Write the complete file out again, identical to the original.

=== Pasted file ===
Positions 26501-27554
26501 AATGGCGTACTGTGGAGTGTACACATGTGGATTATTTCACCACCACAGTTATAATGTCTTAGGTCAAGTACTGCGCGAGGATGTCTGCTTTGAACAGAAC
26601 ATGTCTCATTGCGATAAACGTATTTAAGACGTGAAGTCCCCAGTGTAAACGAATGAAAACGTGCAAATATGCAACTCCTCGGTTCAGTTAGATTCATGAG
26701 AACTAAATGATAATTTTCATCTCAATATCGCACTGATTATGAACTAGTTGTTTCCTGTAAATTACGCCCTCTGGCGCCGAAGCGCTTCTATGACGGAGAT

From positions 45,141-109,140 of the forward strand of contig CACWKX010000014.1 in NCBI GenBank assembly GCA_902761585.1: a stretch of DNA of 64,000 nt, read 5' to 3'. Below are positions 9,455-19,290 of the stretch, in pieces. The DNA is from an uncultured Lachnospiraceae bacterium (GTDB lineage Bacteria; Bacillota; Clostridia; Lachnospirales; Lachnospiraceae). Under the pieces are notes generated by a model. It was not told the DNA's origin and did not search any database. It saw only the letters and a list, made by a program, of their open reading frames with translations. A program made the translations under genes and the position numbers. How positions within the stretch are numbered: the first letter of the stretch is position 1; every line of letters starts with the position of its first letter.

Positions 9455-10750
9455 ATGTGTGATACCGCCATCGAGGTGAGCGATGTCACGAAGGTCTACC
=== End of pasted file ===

Positions 26501-27554
26501 AATGGCGTACTGTGGAGTGTACACATGTGGATTATTTCACCACCACAGTTATAATGTCTTAGGTCAAGTACTGCGCGAGGATGTCTGCTTTGAACAGAAC
26601 ATGTCTCATTGCGATAAACGTATTTAAGACGTGAAGTCCCCAGTGTAAACGAATGAAAACGTGCAAATATGCAACTCCTCGGTTCAGTTAGATTCATGAG
26701 AACTAAATGATAATTTTCATCTCAATATCGCACTGATTATGAACTAGTTGTTTCCTGTAAATTACGCCCTCTGGCGCCGAAGCGCTTCTATGACGGAGAT

From positions 45,141-109,140 of the forward strand of contig CACWKX010000014.1 in NCBI GenBank assembly GCA_902761585.1: a stretch of DNA of 64,000 nt, read 5' to 3'. Below are positions 9,455-19,290 of the stretch, in pieces. The DNA is from an uncultured Lachnospiraceae bacterium (GTDB lineage Bacteria; Bacillota; Clostridia; Lachnospirales; Lachnospiraceae). Under the pieces are notes generated by a model. It was not told the DNA's origin and did not search any database. It saw only the letters and a list, made by a program, of their open reading frames with translations. A program made the translations under genes and the position numbers. How positions within the stretch are numbered: the first letter of the stretch is position 1; every line of letters starts with the position of its first letter.

Positions 9455-10750
9455 ATGTGTGATACCGCCATCGAGGTGAGCGATGTCACGAAGGTCTACC